Bone health is a concern for CR practitioners, since CR practitioners have been shown to have less bone mass (along with less fat and lean mass) than the general population, both in a one-year randomized control trial , and more significantly in a study of a number of us long-term CR practitioners by Luigi Fontana et al. . Fortunately, bone quality does not appear to be compromised in us long-term practitioners . Due to our lower total body mass (hence less force when we fall / crash) but also less fat mass (hence less padding when we fall / crash), it's not clear what the net effect of our thinner but structurally-sound bones is on our risk of fracture. So it was interesting to see that two new meta-analyses in this month's British Medical Journal by the same group of New Zealand researchers addressed the relationship between dietary and supplemental calcium (with or without vitamin D) on bone mineral density (BMD)  and fracture risk . After looking at all the available epidemiological and randomized control trials of the effects of calcium intake on BMD and fracture risk, the authors conclude that: Increasing calcium intake from dietary sources or by taking calcium supplements produces small non-progressive increases in BMD, which are unlikely to lead to a clinically significant reduction in risk of fracture.  and: Dietary calcium intake is not associated with risk of fracture, and there is no clinical trial evidence that increasing calcium intake from dietary sources prevents fractures. Evidence that calcium supplements prevent fractures is weak and inconsistent.  While  did find supplemental calcium was associated with a small reduction in total and vertebral fractures, there was no reduction in hip or wrist fractures, and some of the included studies were suspect / low quality. When they included only the four most well-conducted randomized control trials in their analysis (which included 44,500 subjects), supplemental calcium didn't reduce total fractures or fractures at any specific site. Overall, it doesn't appear that either dietary or supplemental calcium (with or without vitamin D) will improve our odds of avoiding fractures. At the same time bisphosphonates and other BMD boosting medications have a checkered track record and sometimes serious side effects . So interventions like exercise , maintaining our coordination & balance via activities like yoga and sports, and minimizing risk of traumatic injuries (e.g. by wearing seat belts when driving, helmets when biking, holding handrails when climbing stairs etc.) appear to be the best strategies for keeping our bones safe. --Dean -----------  BMJ 2015; 351 doi: http://dx.doi.org/10.1136/bmj.h4183(Published 29 September 2015) Cite this as: BMJ 2015;351:h4183 Calcium intake and bone mineral density: systematic review and meta-analysis Vicky Tai, William Leung, Andrew Grey, Ian R Reid, Mark J Bolland Abstract Objective To determine whether increasing calcium intake from dietary sources affects bone mineral density (BMD) and, if so, whether the effects are similar to those of calcium supplements. Design Random effects meta-analysis of randomised controlled trials. Data sources Ovid Medline, Embase, Pubmed, and references from relevant systematic reviews. Initial searches were undertaken in July 2013 and updated in September 2014. Eligibility criteria for selecting studies Randomised controlled trials of dietary sources of calcium or calcium supplements (with or without vitamin D) in participants aged over 50 with BMD at the lumbar spine, total hip, femoral neck, total body, or forearm as an outcome. Results We identified 59 eligible randomised controlled trials: 15 studied dietary sources of calcium (n=1533) and 51 studied calcium supplements (n=12 257). Increasing calcium intake from dietary sources increased BMD by 0.6-1.0% at the total hip and total body at one year and by 0.7-1.8% at these sites and the lumbar spine and femoral neck at two years. There was no effect on BMD in the forearm. Calcium supplements increased BMD by 0.7-1.8% at all five skeletal sites at one, two, and over two and a half years, but the size of the increase in BMD at later time points was similar to the increase at one year. Increases in BMD were similar in trials of dietary sources of calcium and calcium supplements (except at the forearm), in trials of calcium monotherapy versus co-administered calcium and vitamin D, in trials with calcium doses of ≥1000 versus <1000 mg/day and ≤500 versus >500 mg/day, and in trials where the baseline dietary calcium intake was <800 versus ≥800 mg/day. Conclusions Increasing calcium intake from dietary sources or by taking calcium supplements produces small non-progressive increases in BMD, which are unlikely to lead to a clinically significant reduction in risk of fracture. -------------  BMJ 2015; 351 doi: http://dx.doi.org/10.1136/bmj.h4580(Published 29 September 2015) Cite this as: BMJ 2015;351:h4580 Calcium intake and risk of fracture: systematic review Mark J Bolland, William Leung, Vicky Tai, Sonja Bastin, Greg D Gamble, Andrew Grey, Ian R Reid Abstract Objective To examine the evidence underpinning recommendations to increase calcium intake through dietary sources or calcium supplements to prevent fractures. Design Systematic review of randomised controlled trials and observational studies of calcium intake with fracture as an endpoint. Results from trials were pooled with random effects meta-analyses. Data sources Ovid Medline, Embase, PubMed, and references from relevant systematic reviews. Initial searches undertaken in July 2013 and updated in September 2014. Eligibility criteria for selecting studies Randomised controlled trials or cohort studies of dietary calcium, milk or dairy intake, or calcium supplements (with or without vitamin D) with fracture as an outcome and participants aged >50. Results There were only two eligible randomised controlled trials of dietary sources of calcium (n=262), but 50 reports from 44 cohort studies of relations between dietary calcium (n=37), milk (n=14), or dairy intake (n=8) and fracture outcomes. For dietary calcium, most studies reported no association between calcium intake and fracture (14/22 for total, 17/21 for hip, 7/8 for vertebral, and 5/7 for forearm fracture). For milk (25/28) and dairy intake (11/13), most studies also reported no associations. In 26 randomised controlled trials, calcium supplements reduced the risk of total fracture (20 studies, n=58 573; relative risk 0.89, 95% confidence interval 0.81 to 0.96) and vertebral fracture (12 studies, n=48 967. 0.86, 0.74 to 1.00) but not hip (13 studies, n=56 648; 0.95, 0.76 to 1.18) or forearm fracture (eight studies, n=51 775; 0.96, 0.85 to 1.09). Funnel plot inspection and Egger’s regression suggested bias toward calcium supplements in the published data. In randomised controlled trials at lowest risk of bias (four studies, n=44 505), there was no effect on risk of fracture at any site. Results were similar for trials of calcium monotherapy and co-administered calcium and vitamin D. Only one trial in frail elderly women in residential care with low dietary calcium intake and vitamin D concentrations showed significant reductions in risk of fracture. Conclusions Dietary calcium intake is not associated with risk of fracture, and there is no clinical trial evidence that increasing calcium intake from dietary sources prevents fractures. Evidence that calcium supplements prevent fractures is weak and inconsistent. -------------  Aging Cell. 2011 Feb;10(1):96-102. doi: 10.1111/j.1474-9726.2010.00643.x. Epub 2010 Nov 15. Reduced bone mineral density is not associated with significantly reduced bone quality in men and women practicing long-term calorie restriction with adequate nutrition. Villareal DT(1), Kotyk JJ, Armamento-Villareal RC, Kenguva V, Seaman P, Shahar A, Wald MJ, Kleerekoper M, Fontana L. Author information: (1)Division of Geriatrics and Nutritional Science, Washington University School of Medicine, 660 S. Euclid Avenue, St. Louis, MO 63110, USA. Calorie restriction (CR) reduces bone quantity but not bone quality in rodents. Nothing is known regarding the long-term effects of CR with adequate intake of vitamin and minerals on bone quantity and quality in middle-aged lean individuals. In this study, we evaluated body composition, bone mineral density (BMD), and serum markers of bone turnover and inflammation in 32 volunteers who had been eating a CR diet (approximately 35% less calories than controls) for an average of 6.8 ± 5.2 years (mean age 52.7 ± 10.3 years) and 32 age- and sex-matched sedentary controls eating Western diets (WD). In a subgroup of 10 CR and 10 WD volunteers, we also measured trabecular bone (TB) microarchitecture of the distal radius using high-resolution magnetic resonance imaging. We found that the CR volunteers had significantly lower body mass index than the WD volunteers (18.9 ± 1.2 vs. 26.5 ± 2.2 kg m(-2) ; P = 0.0001). BMD of the lumbar spine (0.870 ± 0.11 vs. 1.138 ± 0.12 g cm(-2) , P = 0.0001) and hip (0.806 ± 0.12 vs. 1.047 ± 0.12 g cm(-2) , P = 0.0001) was also lower in the CR than in the WD group. Serum C-terminal telopeptide and bone-specific alkaline phosphatase concentration were similar between groups, while serum C-reactive protein (0.19 ± 0.26 vs. 1.46 ± 1.56 mg L(-1) , P = 0.0001) was lower in the CR group. Trabecular bone microarchitecture parameters such as the erosion index (0.916 ± 0.087 vs. 0.877 ± 0.088; P = 0.739) and surface-to-curve ratio (10.3 ± 1.4 vs. 12.1 ± 2.1, P = 0.440) were not significantly different between groups. These findings suggest that markedly reduced BMD is not associated with significantly reduced bone quality in middle-aged men and women practicing long-term calorie restriction with adequate nutrition. PMCID: PMC3607368 PMID: 20969721 ---------------  Arch Intern Med. 2006 Dec 11-25;166(22):2502-10. Bone mineral density response to caloric restriction-induced weight loss or exercise-induced weight loss: a randomized controlled trial. Villareal DT(1), Fontana L, Weiss EP, Racette SB, Steger-May K, Schechtman KB, Klein S, Holloszy JO. Author information: (1)Division of Geriatrics and Nutritional Sciences, Department of Medicine, Washington University School of Medicine, St Louis, MO 63110, USA. firstname.lastname@example.org Erratum in Arch Intern Med. 2007 Mar 12;167(5):452. BACKGROUND: Bone loss often accompanies weight loss induced by caloric restriction (CR), but whether bone loss accompanies similar weight loss induced by exercise (EX) is unknown. We tested the hypothesis that EX-induced weight loss is associated with less bone loss compared with CR-induced weight loss. METHODS: Forty-eight adults (30 women; 18 men; mean +/- SD age, 57 +/- 3 years; and mean +/- SD body mass index, 27 +/- 2 kg/m2) were randomized to 1 of 3 groups for 1 year: CR group (n = 19), regular EX group (n = 19), or a healthy lifestyle (HL) control group (n = 10). Primary outcome measure was change in hip and spine bone mineral density (BMD). Secondary outcomes were bone markers and hormones. RESULTS: Body weight decreased similarly in the CR and EX groups (10.7% +/- 6.3% [-8.2 +/- 4.8 kg] vs 8.4% +/- 6.3% [-6.7 +/- 5.6 kg]; P = .21), whereas weight did not change in the HL group (-1.2% +/- 2.5% [-0.9 +/- 2.0 kg]). Compared with the HL group, the CR group had decreases in BMD at the total hip (-2.2% +/- 3.1% vs 1.2% +/- 2.1%; P = .02) and intertrochanter (-2.1% +/- 3.4% vs 1.7 +/- 2.8%; P = .03). The CR group had a decrease in spine BMD (-2.2% +/- 3.3%; P = .009). Despite weight loss, the EX group did not demonstrate a decrease in BMD at any site. Body weight changes correlated with BMD changes in the CR (R = 0.61; P = .007) but not in the EX group. Bone turnover increased in both CR and EX groups. CONCLUSIONS: CR-induced weight loss, but not EX-induced weight loss, is associated with reductions in BMD at clinically important sites of fracture. These data suggest that EX should be an important component of a weight loss program to offset adverse effects of CR on bone. PMID: 17159017 ----------------  Acta Medica (Hradec Kralove). 2012;55(3):111-5. Bisphosphonate-related osteonecrosis of the jaws. A severe side effect of bisphosphonate therapy. Janovská Z(1). Author information: (1)Department of Dentistry, Charles University in Prague, Faculty of Medicine and University Hospital, Hradec Králové, Czech Republic. email@example.com Bisphosphonates (BP) are potent inhibitors of bone resorption used mainly in the treatment of metastatic bone disease and osteoporosis. By inhibiting bone resorption, they prevent complications as pathological fracture, pain, tumor-induced hypercalcemia. Even though patient's benefit of BP therapy is huge, various side effects may develop. Bisphosphonate-related osteonecrosis of the jaws (BRONJ) is among the most serious ones. Oncologic patients receiving high doses of BP intravenously are at high risk of BRONJ development. BPs impair bone turnover leading to compromised bone healing which may result in the exposure of necrotic bone in the oral cavity frequently following tooth extraction or trauma of the oral mucosa. Frank bone exposure may be complicated by secondary infection leading to osteomyelitis development with various symptoms and radiological findings. In the management of BRONJ, conservative therapy aiming to reduce the symptoms plays the main role. In patients with extensive bone involvement resective surgery may lead to complete recovery, provided that the procedure is correctly indicated. Since the treatment of BRONJ is difficult, prevention is the main goal. Therefore in high risk patients dental preventive measures should be taken prior to bisphosphonate administration. This requires adequate communication between the prescribing physician, the patient and the dentist. PMID: 23297518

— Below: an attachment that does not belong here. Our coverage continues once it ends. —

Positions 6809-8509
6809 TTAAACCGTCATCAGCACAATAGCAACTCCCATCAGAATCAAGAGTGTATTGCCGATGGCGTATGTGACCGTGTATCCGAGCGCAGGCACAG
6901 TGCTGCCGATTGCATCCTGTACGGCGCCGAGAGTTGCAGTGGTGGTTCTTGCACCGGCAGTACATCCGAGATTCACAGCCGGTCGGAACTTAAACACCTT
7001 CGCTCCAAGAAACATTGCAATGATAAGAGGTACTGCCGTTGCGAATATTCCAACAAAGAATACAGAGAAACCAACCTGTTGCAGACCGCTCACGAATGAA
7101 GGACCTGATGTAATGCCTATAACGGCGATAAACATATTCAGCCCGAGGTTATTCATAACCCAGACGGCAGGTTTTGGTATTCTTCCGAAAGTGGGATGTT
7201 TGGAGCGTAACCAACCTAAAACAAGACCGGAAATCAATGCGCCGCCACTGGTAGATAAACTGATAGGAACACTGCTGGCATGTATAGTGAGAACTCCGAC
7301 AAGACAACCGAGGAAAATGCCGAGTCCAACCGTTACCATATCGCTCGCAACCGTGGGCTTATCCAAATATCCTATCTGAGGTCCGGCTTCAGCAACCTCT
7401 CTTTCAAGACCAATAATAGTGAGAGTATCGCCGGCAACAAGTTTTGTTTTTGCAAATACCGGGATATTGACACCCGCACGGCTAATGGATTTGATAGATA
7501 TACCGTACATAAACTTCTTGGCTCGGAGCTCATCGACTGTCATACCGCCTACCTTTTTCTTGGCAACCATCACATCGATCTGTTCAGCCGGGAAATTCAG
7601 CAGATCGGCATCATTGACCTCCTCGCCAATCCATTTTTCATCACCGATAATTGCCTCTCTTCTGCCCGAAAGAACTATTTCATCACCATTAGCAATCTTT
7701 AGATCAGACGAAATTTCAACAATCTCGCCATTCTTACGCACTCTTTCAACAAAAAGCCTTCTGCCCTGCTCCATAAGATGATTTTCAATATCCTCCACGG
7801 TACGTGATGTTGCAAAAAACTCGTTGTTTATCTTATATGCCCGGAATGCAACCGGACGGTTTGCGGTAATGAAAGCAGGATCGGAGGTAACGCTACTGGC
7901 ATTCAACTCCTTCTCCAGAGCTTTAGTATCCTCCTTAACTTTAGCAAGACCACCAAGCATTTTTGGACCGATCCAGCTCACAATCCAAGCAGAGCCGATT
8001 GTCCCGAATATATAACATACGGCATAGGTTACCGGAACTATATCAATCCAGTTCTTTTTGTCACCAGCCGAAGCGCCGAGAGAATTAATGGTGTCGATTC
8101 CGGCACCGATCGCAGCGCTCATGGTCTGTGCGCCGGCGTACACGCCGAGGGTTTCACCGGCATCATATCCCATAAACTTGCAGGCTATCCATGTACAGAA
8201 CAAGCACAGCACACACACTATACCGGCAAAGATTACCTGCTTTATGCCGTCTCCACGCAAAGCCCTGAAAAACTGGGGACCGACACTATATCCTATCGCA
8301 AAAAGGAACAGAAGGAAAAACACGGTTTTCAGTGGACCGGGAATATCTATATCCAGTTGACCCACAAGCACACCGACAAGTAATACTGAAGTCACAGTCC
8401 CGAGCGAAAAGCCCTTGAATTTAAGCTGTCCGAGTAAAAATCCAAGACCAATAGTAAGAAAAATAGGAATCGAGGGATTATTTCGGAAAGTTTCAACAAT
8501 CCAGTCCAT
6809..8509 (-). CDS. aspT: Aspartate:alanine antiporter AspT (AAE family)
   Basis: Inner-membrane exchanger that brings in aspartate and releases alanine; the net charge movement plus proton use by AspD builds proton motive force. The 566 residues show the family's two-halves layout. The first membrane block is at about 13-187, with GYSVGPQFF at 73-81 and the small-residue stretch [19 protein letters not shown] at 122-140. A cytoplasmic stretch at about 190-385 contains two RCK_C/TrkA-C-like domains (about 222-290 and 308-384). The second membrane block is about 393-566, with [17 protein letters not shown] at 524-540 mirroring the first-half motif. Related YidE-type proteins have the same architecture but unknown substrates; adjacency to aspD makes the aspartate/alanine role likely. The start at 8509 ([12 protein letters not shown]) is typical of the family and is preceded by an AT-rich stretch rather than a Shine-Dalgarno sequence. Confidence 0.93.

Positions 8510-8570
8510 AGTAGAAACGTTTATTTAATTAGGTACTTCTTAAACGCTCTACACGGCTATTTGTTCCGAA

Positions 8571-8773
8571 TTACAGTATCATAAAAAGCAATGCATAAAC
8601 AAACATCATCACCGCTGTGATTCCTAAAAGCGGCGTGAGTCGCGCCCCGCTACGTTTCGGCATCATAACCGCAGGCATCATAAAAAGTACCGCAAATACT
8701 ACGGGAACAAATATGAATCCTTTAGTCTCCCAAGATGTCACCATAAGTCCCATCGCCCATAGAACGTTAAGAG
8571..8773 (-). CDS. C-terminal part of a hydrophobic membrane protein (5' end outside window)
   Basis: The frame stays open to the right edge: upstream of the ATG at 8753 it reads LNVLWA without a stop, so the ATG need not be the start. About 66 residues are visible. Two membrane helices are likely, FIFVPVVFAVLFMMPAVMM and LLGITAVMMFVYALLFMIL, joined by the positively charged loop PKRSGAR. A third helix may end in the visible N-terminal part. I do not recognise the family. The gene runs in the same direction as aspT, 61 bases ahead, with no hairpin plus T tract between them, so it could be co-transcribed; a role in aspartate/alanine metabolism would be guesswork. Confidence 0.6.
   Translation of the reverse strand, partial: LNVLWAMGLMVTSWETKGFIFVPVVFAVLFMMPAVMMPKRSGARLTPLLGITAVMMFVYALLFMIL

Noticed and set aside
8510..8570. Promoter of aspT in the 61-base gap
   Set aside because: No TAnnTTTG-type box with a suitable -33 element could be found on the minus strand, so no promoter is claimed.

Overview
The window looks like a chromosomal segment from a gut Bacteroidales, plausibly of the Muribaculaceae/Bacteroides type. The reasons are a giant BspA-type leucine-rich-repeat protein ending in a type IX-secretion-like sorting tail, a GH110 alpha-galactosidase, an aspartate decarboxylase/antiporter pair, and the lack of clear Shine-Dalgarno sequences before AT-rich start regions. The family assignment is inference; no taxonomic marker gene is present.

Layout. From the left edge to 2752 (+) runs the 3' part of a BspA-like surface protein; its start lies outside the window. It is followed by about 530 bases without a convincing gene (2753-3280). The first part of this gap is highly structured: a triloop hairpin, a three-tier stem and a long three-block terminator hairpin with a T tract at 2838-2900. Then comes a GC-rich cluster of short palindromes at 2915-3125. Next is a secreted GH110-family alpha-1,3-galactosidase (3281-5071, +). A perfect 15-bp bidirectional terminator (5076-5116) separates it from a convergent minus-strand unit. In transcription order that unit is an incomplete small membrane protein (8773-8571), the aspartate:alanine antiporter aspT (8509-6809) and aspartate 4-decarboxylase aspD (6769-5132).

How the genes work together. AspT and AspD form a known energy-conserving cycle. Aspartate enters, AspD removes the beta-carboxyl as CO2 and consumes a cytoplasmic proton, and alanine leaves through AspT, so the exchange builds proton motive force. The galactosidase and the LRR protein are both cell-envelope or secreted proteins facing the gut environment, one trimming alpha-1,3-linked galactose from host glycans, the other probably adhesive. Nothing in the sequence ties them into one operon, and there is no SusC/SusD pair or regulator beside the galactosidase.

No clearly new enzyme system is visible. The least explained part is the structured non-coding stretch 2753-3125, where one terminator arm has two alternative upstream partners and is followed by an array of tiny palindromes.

brendanhill posted a topic in CR PracticeI was compiling some data about vegan sources of calcium and thought I had formed a reasonable spreadsheet. Then I came across the following page, describing how variable the bioavailability of calcium across various sources really is: http://plenteousveg.com/vegan-sources-calcium/ For example, without factoring in bioavailability we would think that 1 cup of Chinese cabbage would meet ~70% of our calcium requirements. When factoring in bioavailability, it is closer to ~20%. Conversely, a cup of collard greens go from ~27% to ~50%. These are significant differences when trying to formulate a nutritionally complete diet and yet all nutrition databases I have seen online seem to ignore this difference. Is the description of calcium bioavailability in the link above accurate? If so, is there any point using standard online nutrition databases to evaluate calcium sources? Is this degree of variability in bioavailability across various sources the case for many other vitamins eg. B12, iron etc? Regards, -Brendan